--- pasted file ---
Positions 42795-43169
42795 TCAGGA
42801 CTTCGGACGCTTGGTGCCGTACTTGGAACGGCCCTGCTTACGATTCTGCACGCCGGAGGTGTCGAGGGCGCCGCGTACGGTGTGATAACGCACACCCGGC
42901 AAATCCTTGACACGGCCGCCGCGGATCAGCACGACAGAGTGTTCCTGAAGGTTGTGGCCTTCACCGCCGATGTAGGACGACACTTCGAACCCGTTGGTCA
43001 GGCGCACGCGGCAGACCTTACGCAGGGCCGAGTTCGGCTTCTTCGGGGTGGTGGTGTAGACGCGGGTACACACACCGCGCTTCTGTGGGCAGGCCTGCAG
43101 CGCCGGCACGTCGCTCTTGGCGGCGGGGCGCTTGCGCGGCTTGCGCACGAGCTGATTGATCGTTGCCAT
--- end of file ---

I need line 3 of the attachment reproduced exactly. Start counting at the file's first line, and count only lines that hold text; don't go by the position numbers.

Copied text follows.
42801 CTTCGGACGCTTGGTGCCGTACTTGGAACGGCCCTGCTTACGATTCTGCACGCCGGAGGTGTCGAGGGCGCCGCGTACGGTGTGATAACGCACACCCGGC